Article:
Adding window grids to your existing windows is a quick, inexpensive, and easy way to update your home’s look without having to install new windows. You can modify any type of window with grids, or mullions, whether it’s double-hung, sliding, or casement, and made out of metal, vinyl, or wood. The do-it-yourself grid kits usually have pieces made out of white polyvinyl chloride, or PVC, but you can paint them any color prior to installation.
Check out the easy steps below to get started transforming your windows.
Step 1 - Measure the Window
First, measure the vertical and horizontal dimensions of your window. Only measure the width and height of the single pane to be subdivided with window grids. Take into consideration any bevel that the window sash has in it that’s extending from the glass to the frame.
Step 2 - Determine the Window Subdivision
Most window grids are designed to create three squares width-wise and two vertically per sash. Your kit may come with exact specifications for sizing, or it might give you the freedom to customize your own pattern. Just ensure that you equally space your grids before installing.
Step 3 - Mark the Window
Once you’ve decided how to set up the grid, mark lightly with a pencil on the window frame where each strip of grid will be placed both horizontally and vertically. For the cross pieces that will affix to the glass, mark the intersection points lightly with an erasable pen. Use the level as a straightedge to ensure the grid will be plumb.
Step 4 - Cut the Grid Pieces
If you can customize the kit, cut the strips of PVC with a miter saw to length. If there is a bevel on the sash, you can cut the ends of the strip to correspond with the angle to create a seamless transition. If your kit is not customizable, follow the direction per the package instructions.
Warning: Use safety precautions when using a miter saw, including wearing proper safety gear like eye goggles and gloves.
Step 5 - Paint the Grid Pieces if Needed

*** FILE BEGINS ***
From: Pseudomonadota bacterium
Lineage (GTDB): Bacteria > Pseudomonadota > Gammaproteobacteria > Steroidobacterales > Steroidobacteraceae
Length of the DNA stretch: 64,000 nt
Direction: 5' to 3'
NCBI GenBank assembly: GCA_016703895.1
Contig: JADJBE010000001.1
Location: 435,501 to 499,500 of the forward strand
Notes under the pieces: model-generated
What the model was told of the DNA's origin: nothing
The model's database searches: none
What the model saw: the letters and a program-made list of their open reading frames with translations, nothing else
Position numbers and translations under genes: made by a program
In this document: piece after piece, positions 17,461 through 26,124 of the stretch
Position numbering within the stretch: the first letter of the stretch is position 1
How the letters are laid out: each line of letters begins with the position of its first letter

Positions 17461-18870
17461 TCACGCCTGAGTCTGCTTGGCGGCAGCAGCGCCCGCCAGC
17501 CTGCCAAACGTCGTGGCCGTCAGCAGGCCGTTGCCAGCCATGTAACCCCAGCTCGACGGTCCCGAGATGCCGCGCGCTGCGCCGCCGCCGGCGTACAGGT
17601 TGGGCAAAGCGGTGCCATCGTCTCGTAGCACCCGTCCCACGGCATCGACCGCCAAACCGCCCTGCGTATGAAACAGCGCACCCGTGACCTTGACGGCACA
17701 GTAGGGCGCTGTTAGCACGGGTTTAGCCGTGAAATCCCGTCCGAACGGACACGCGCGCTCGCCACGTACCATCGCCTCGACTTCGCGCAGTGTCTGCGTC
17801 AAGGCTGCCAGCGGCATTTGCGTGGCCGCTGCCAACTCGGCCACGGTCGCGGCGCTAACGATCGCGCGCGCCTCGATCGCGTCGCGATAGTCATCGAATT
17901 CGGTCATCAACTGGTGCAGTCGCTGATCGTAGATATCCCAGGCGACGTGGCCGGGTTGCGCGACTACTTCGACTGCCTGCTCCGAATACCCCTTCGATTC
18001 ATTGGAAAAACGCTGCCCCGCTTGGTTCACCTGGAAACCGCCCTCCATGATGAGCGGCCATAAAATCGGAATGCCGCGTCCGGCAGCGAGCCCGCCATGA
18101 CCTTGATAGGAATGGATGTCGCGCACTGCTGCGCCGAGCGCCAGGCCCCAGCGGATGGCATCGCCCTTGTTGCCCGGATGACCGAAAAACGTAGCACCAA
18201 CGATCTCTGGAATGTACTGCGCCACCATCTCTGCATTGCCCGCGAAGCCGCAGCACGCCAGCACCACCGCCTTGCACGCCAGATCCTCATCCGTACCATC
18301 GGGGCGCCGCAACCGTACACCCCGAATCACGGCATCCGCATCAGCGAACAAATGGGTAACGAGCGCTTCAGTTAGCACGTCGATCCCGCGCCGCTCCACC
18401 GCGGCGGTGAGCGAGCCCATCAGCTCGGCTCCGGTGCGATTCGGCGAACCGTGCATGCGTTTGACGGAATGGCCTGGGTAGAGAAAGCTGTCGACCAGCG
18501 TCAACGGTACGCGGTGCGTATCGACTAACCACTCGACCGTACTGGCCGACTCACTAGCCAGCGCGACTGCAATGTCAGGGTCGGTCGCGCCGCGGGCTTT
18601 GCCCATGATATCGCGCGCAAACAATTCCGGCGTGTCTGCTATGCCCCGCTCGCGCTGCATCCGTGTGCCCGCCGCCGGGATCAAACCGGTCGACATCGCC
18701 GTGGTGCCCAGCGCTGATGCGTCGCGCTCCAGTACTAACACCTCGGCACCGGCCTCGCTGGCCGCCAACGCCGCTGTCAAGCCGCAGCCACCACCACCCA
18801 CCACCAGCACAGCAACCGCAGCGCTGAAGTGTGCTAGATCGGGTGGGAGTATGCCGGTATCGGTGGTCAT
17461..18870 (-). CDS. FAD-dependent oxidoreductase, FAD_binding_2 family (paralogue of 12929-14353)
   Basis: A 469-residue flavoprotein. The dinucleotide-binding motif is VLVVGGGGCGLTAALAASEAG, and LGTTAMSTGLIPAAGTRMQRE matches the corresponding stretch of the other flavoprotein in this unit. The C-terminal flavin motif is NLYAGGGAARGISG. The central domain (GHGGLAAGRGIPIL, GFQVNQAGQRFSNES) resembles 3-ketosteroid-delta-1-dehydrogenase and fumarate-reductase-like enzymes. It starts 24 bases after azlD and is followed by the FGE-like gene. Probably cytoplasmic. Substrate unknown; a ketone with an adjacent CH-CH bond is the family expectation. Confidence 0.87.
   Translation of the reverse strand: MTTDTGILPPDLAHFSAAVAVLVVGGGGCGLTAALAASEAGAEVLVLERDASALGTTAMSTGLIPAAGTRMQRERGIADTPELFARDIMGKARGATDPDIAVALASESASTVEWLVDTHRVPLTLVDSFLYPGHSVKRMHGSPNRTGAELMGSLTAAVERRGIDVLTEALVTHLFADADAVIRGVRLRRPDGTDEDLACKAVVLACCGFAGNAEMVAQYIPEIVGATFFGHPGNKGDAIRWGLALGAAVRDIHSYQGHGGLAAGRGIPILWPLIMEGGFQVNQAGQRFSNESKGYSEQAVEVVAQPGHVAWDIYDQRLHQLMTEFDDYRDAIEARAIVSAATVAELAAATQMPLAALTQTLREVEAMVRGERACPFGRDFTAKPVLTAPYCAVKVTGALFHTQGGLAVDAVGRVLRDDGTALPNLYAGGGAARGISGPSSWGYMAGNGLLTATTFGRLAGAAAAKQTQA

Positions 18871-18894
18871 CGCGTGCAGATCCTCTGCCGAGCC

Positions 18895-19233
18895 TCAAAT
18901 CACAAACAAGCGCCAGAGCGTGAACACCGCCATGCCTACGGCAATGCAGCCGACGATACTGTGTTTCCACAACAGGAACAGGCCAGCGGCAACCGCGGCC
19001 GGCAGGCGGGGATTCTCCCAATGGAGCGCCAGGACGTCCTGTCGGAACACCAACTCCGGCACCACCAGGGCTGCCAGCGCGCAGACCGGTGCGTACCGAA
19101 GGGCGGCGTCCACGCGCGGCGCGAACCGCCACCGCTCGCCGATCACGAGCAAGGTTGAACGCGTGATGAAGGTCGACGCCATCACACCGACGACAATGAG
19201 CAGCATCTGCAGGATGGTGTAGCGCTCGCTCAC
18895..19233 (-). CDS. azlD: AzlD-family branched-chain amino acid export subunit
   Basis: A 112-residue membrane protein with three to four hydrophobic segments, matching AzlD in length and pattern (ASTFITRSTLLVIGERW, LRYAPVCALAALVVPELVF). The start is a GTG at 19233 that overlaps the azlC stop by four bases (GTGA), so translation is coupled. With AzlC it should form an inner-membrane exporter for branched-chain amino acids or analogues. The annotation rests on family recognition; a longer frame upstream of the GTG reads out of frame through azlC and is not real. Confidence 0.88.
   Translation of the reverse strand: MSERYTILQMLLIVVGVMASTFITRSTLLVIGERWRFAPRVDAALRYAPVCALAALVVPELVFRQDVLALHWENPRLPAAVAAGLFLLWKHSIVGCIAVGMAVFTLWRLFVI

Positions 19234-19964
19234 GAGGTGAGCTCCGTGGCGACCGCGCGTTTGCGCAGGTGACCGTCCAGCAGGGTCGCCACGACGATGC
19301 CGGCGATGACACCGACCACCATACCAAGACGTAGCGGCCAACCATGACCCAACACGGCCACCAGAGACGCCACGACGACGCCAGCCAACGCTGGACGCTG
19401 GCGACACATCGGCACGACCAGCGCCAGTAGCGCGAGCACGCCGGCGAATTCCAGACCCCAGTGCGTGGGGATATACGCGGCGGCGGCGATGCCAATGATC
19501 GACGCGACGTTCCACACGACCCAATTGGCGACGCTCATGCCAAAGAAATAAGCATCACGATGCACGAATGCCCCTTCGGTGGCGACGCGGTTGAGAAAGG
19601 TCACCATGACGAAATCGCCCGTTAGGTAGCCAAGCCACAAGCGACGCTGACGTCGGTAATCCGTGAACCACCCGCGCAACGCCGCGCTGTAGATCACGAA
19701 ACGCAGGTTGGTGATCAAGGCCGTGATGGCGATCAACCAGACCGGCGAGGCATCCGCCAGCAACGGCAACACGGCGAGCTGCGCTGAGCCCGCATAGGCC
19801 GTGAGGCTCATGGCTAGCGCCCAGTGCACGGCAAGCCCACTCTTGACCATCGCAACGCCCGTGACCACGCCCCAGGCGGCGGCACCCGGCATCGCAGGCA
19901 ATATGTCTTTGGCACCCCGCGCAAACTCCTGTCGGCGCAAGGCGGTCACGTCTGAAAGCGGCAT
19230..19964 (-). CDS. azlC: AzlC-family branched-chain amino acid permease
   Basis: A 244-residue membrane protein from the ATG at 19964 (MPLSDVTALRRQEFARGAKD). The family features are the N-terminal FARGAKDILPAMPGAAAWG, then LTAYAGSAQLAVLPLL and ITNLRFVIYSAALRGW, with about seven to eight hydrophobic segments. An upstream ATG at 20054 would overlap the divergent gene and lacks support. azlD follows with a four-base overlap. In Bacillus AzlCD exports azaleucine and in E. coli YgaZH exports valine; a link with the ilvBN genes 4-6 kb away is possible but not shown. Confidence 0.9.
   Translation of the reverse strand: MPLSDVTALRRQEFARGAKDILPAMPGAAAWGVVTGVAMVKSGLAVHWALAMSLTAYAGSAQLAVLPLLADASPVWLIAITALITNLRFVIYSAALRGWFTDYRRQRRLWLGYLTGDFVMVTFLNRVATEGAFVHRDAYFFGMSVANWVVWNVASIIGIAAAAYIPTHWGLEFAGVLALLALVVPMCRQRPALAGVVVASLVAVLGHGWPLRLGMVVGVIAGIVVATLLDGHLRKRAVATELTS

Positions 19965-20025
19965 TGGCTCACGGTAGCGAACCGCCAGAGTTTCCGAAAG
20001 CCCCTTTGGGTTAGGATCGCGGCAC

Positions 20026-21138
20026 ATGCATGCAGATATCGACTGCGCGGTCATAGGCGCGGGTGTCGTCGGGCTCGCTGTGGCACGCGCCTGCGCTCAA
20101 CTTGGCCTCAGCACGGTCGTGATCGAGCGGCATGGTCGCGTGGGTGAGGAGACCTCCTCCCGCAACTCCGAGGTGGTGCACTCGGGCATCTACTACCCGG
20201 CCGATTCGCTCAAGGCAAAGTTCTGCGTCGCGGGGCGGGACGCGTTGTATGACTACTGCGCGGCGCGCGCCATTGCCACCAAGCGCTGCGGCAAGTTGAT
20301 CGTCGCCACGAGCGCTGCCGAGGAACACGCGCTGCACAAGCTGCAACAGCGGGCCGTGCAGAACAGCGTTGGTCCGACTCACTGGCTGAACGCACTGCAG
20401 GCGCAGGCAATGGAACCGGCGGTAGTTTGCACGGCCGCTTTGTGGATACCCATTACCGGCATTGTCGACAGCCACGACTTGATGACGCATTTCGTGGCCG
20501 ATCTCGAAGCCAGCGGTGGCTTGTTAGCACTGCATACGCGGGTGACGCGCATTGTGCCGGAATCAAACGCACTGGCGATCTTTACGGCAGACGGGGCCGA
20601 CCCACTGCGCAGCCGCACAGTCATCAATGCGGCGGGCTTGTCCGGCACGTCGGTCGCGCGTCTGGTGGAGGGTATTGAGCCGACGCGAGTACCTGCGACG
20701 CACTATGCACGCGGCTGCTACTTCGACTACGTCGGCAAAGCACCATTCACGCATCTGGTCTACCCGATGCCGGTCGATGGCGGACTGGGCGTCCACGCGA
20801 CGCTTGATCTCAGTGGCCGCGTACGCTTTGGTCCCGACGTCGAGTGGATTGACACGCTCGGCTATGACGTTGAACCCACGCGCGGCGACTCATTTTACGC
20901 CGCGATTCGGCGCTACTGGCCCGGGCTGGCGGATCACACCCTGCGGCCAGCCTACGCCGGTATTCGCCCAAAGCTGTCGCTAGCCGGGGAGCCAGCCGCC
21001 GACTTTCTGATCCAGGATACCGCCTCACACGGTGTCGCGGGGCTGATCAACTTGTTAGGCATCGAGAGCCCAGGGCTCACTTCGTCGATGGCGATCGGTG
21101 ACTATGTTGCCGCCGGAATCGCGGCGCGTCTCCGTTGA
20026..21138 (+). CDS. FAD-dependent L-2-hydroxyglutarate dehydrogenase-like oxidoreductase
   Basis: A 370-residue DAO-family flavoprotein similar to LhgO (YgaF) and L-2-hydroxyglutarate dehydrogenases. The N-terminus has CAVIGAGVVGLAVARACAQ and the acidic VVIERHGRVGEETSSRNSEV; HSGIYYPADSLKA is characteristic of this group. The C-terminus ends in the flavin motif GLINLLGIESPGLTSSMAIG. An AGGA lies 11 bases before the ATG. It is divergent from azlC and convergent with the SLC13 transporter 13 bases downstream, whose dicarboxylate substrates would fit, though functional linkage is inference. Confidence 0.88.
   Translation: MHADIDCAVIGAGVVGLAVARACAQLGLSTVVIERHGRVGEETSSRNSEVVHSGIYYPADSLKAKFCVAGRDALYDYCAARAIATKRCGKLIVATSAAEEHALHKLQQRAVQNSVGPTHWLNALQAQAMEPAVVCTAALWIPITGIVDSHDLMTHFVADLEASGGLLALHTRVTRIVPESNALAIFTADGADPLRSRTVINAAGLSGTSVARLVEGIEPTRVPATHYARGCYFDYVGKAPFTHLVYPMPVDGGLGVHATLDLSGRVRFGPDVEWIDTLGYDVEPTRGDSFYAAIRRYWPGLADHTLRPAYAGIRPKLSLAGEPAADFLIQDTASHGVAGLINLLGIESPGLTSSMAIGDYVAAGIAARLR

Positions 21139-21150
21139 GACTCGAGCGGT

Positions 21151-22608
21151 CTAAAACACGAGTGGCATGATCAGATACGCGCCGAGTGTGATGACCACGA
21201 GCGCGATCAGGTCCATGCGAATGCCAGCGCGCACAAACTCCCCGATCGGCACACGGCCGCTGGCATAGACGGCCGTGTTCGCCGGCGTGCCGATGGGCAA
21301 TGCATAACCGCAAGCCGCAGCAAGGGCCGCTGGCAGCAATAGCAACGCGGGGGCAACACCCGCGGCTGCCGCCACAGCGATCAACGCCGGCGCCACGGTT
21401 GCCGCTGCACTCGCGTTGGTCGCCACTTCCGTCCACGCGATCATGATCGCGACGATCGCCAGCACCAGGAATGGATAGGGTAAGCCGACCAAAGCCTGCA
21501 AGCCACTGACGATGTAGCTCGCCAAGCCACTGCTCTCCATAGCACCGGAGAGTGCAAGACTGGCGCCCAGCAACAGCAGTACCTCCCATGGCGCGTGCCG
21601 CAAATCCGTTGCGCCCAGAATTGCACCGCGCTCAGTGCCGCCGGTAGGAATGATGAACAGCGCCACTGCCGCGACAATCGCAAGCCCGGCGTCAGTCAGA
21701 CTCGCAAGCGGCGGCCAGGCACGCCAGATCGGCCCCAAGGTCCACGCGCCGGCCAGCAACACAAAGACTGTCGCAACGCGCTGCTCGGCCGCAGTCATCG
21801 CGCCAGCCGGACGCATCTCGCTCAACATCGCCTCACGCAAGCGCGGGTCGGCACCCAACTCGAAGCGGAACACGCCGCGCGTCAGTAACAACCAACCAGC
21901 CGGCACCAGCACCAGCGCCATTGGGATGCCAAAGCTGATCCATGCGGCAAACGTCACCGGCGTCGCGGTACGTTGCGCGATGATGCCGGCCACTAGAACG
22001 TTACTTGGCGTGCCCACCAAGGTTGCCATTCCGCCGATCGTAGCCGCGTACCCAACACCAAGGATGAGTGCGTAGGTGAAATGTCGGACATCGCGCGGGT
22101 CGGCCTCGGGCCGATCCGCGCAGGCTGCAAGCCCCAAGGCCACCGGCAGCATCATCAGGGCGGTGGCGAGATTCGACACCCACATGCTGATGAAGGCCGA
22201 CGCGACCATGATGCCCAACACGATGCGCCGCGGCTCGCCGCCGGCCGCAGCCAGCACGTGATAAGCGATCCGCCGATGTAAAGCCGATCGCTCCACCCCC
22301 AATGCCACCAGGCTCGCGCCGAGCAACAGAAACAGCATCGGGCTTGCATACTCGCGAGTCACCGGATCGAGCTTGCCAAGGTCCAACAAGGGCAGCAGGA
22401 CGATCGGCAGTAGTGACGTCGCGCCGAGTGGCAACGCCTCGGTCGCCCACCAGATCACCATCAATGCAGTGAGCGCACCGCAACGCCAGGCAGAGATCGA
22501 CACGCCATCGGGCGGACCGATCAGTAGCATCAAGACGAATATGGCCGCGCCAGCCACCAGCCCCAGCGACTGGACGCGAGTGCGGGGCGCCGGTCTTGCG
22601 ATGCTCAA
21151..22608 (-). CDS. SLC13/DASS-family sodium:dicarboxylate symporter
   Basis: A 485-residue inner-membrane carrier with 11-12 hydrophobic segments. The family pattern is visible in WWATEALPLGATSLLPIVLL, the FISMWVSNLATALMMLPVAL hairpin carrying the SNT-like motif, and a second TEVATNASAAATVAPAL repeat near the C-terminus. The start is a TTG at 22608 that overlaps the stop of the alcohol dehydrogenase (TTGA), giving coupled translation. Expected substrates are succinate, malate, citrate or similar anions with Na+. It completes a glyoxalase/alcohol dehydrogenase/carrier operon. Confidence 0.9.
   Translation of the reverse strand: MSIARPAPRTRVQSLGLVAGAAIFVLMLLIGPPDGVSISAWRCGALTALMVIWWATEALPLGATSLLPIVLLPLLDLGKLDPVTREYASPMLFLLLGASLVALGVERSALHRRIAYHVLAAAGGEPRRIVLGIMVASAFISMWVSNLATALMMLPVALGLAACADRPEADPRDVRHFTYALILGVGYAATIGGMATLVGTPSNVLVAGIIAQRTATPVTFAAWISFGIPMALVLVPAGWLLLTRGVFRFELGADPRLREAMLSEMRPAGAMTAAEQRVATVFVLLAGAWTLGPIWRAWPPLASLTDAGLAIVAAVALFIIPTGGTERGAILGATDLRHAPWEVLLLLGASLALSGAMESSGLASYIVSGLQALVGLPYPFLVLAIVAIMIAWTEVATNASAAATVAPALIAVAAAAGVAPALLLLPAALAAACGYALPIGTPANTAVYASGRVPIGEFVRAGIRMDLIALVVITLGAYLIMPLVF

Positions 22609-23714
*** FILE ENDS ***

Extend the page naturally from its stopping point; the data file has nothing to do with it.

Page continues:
If need be, paint the grid pieces to match the window color, preferably with spray paint. Let the pieces fully dry before installing. You may need to spray paint up to three coats to achieve your desired look.
Step 6 - Apply Tape
Apply the double-sided tape to the backside of the mullion pieces if they do not already come affixed. Start with the intersections on the glass, removing the paper backing and sticking the pieces to the window.
Line up each strip with the crossed lines, and affix them in the same way. Press down to ensure a good bond with the glass. Keep your level handy to maintain straightness.
Step 7 - Install Grid
Before installing the grid, make sure your measurements are correct. Although the pieces can be pulled off and redone, the double-sided tape will have to be replaced. Removing the tape could also strip the paint from the grid.
Done correctly, using a do-it-yourself window-grid kit will fool anyone into thinking you have an authentic, old-fashion grille, and your new look can even increase your property value.
Window Grid FAQ
Can you add window grids to existing windows?
It is very easy to add window grids to your existing windows. This can be accomplished by adding a trim to the windows.
The trim can be placed directly on the outside of the windows and it is a relatively simple DIY project.
How much does it cost to add grids to windows?
The cost of adding grids to windows varies, based on the size of the windows and the type of material the grids are made from. However, window grid kits are competitively priced, with kits ranging from under $20 to over $200.
What are fake muntins called?
Some window grids are designed to look like muntins, which help support and separate individual panes of glass. Fake muntins merely give the appearance of separating panes of glass, but they're actually placed on top of one single, large pane.
Faux muntins, or fake muntins, are called just that, or simply referred to as a window grid.
Do window grids add value?
Adding window grids will add value to your home. Every window that has a grid looks more decorative and therefore, more expensive, which helps add to the overall sale price you can ask for in an open market.
Are window grids out of style?
Window grids were once used as structural support before advancements in glassmaking made it possible to have large, perfectly smooth and uniformly thin pieces of glass. However, this is not an out-of-date or old-fashioned look.
Modern homes are still made with window grids, but now they are merely decorative and offer no structural value most of the time. Window grids are used in all sorts of home designs, from Revival and classic styles to ultra-modern creations.